I view your religiosity as your attempt to explain the unknown in life. And that’s okay for most people. But for a hyperrationalist who likes to lecture his friends and, often, his enemies on the virtues of the marketplace – based on deductive reasoning and simple logical precepts, I find your visceral aversion to the theory of evolution to be inconsistent with your overall worldview. It’s as though you earmarked this special topic, because it challenges your religion, as safe ground to be skeptical.

    I think that evolutionary psychology and the theory of evolution in general as tools to explain man’s origins. I will take science with a few holes than one large hole filled with faith. This is why I accept evolution, and why I believe that you should too.



  7. February 2, 2010 at 10:57 pm

    The fundamentalist/Evangelical commitment to “right thought” is rooted in a misunderstanding of the heart/goal/purpose of religion. Fundamentalist Christians (mostly Protestants) are convinced that having the correct dogma (regarding God, creation, sexuality, politics, etc.) is the primary goal of religion. However, in her seminal work, Karen Armstrong reminds us that the Founders and Fathers of our Faith were primarily concerned with right action, not right “belief” (Excerpt below taken from The Case for God):

    “We do not find this preoccupation with “belief” in the other major traditions. Why did Jesus set such store by it? The simple answer is that he did not. The word translated as “faith” in the New Testament is the Greek pistis (verbal form: pisteuo), which means “trust; loyalty; engagement; commitment.” Jesus was not asking people to “believe” in his divinity, because he was making no such claim. He was asking for commitment. He wanted disciples who would engage with his mission, give all they had to the poor, feed the hungry, refuse to be hampered by family ties, abandon their pride, lay aside their self-importance and sense of entitlement, live like the birds of the air and the lilies of the field, and trust in the God who was their father…When the New Testament was translated from Greek into Latin by Saint Jerome, pistis became fides (“loyalty”). Fides has no verbal form, so for pisteuo Jerome used the Latin verb credo, a word that derived from cor do, “I give my heart.” He did not think of using opinor (“I hold an opinion”). When the Bible was translated into English, credo and pisteuo became “I believe” in the King James Version (1911). But the word “Belief” has since changed its meaning. In middle English, bileven meant “to prize; to value; to hold dear.” It was related to the German belieben (“to love”), liebe (“beloved”), and the Latin libido. So “belief” originally meant loyalty to a person to whom one is bound in promise or duty… (pg. 87)”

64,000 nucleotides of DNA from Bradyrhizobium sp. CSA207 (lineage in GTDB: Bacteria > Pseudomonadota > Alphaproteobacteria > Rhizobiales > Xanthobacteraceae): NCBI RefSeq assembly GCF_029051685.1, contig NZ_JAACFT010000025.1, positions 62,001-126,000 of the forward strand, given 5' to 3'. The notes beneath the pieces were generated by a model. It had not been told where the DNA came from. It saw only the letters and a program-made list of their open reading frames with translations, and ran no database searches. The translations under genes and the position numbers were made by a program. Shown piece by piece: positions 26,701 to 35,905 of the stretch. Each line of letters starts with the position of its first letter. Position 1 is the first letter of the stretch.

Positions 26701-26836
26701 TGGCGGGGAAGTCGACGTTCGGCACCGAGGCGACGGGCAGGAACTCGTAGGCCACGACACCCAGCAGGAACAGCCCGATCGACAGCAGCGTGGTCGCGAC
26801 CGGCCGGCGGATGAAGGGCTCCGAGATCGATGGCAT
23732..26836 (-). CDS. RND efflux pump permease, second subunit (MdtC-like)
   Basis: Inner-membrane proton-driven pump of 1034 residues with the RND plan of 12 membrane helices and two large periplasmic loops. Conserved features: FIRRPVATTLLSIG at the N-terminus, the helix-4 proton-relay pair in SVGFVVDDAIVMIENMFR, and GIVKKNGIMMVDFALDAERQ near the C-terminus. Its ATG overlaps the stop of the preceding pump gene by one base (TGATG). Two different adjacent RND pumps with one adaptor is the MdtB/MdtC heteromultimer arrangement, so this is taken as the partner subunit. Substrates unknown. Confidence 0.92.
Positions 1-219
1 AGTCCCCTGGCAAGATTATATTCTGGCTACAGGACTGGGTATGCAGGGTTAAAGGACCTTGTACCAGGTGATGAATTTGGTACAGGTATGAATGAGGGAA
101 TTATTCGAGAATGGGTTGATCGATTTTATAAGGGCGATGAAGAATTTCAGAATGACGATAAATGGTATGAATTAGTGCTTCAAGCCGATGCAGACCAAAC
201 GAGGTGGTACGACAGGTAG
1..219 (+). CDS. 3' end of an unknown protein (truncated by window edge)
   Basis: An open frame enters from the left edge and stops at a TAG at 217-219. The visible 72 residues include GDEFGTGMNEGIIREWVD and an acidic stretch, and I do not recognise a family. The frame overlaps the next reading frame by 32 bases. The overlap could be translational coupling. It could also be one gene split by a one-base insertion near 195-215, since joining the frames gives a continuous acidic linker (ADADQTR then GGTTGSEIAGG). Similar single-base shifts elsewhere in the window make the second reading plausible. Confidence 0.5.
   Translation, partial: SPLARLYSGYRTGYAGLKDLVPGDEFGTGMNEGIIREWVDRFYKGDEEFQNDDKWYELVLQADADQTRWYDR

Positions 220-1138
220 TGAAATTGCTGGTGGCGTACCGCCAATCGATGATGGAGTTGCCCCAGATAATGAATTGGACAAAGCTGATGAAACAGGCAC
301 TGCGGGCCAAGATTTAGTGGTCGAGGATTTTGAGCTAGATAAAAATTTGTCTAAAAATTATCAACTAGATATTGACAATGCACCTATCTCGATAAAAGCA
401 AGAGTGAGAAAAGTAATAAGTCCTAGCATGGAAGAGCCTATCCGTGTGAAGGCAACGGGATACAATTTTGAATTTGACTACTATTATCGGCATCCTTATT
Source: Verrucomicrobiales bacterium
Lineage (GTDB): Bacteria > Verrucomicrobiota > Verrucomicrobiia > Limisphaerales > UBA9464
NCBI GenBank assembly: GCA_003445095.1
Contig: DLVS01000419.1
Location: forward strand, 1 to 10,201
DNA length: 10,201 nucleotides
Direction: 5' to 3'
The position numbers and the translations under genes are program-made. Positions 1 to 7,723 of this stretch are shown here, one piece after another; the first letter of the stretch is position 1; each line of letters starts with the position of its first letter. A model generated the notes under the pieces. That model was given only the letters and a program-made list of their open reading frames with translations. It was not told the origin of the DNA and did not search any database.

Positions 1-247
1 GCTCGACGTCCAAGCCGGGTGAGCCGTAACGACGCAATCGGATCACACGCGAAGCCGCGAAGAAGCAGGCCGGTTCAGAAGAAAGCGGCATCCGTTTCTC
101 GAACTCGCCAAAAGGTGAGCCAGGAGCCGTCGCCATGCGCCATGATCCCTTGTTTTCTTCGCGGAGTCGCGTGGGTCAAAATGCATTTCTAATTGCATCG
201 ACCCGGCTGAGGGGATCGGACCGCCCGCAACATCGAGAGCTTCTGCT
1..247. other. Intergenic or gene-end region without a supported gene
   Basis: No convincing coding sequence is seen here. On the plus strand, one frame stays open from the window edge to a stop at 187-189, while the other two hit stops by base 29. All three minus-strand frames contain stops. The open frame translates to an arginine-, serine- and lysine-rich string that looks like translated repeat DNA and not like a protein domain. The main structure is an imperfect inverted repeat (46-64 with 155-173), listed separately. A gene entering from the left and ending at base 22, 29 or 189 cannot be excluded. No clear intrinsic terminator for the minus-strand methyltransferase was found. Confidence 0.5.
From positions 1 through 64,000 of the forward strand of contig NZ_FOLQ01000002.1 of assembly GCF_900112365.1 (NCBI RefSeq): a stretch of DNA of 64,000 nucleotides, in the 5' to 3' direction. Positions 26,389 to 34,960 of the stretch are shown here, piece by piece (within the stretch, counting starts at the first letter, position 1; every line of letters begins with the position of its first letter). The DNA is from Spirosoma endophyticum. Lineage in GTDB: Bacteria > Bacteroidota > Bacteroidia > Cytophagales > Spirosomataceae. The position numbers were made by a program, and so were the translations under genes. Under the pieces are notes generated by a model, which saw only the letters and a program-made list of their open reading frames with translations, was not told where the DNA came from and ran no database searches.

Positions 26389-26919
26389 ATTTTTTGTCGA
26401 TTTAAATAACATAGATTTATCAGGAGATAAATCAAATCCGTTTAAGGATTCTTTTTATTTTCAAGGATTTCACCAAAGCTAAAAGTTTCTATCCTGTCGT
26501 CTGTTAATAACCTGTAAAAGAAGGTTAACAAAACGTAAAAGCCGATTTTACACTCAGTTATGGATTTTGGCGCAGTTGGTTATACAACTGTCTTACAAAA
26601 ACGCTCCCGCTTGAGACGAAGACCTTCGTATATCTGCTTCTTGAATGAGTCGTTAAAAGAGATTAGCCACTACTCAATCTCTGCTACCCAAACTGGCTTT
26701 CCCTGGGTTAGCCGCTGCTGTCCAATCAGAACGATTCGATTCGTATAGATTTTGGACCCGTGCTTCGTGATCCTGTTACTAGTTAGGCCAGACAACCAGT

I sympathize with the fundamentalists, recognizing that it is far easier to develop “right” dogmas at a distance, instead of becoming personally immersed and involved with the people and issues themselves.

    As for the Left, people like Sam Harris and Richard Dawkins make an equally egregious mistake in their assault of religion and faith because they demonstrate the same narrow-mindedness and reductionism in thought that they critique in their Fundamentalist counterparts. Moreover, both failure to recognize the role “faith” (e.g. believing in what cannot be proven) plays within the realm of science.

    I find it paradoxical and amusing that opposing foes have fallen pray to the same error, namely, publically asserting claims and criticisms on issues areas that lie fall far outside their ken.